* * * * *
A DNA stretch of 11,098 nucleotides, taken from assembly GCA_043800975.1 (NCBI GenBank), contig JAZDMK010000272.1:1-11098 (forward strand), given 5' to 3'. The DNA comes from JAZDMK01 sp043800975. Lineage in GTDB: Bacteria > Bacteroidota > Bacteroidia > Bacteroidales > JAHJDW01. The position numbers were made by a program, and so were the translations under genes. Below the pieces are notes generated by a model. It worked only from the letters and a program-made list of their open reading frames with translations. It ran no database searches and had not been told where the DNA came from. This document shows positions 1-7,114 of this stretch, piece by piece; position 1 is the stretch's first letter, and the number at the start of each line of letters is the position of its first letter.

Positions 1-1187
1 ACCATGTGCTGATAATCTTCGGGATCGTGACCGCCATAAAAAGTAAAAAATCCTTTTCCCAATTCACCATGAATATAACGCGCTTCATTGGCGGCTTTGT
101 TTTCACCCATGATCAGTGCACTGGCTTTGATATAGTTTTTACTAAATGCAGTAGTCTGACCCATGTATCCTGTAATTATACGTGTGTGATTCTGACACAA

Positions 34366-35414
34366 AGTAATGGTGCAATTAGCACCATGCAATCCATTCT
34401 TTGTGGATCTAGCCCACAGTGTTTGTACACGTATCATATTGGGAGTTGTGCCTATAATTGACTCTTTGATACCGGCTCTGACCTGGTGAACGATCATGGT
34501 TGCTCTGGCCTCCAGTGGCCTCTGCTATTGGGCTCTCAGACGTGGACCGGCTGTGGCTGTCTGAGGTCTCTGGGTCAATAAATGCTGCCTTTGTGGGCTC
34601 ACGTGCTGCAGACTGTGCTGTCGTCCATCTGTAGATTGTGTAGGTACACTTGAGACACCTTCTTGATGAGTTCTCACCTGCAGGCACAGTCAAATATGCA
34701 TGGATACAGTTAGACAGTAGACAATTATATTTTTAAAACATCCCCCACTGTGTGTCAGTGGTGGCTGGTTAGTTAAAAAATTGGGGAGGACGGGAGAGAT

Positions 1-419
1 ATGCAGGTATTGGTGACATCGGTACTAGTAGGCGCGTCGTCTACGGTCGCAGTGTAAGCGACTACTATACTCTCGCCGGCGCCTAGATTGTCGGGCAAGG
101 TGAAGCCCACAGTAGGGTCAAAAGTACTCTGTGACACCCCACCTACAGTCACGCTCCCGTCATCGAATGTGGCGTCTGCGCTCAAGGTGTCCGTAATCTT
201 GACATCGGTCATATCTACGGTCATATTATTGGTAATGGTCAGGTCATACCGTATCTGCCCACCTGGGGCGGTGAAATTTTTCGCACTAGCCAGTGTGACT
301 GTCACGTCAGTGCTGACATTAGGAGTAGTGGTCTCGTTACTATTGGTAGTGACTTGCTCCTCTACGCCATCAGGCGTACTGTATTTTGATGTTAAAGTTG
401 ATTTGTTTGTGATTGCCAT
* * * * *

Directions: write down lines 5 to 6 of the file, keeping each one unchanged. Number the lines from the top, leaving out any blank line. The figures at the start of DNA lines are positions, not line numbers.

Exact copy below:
Positions 34366-35414
34366 AGTAATGGTGCAATTAGCACCATGCAATCCATTCT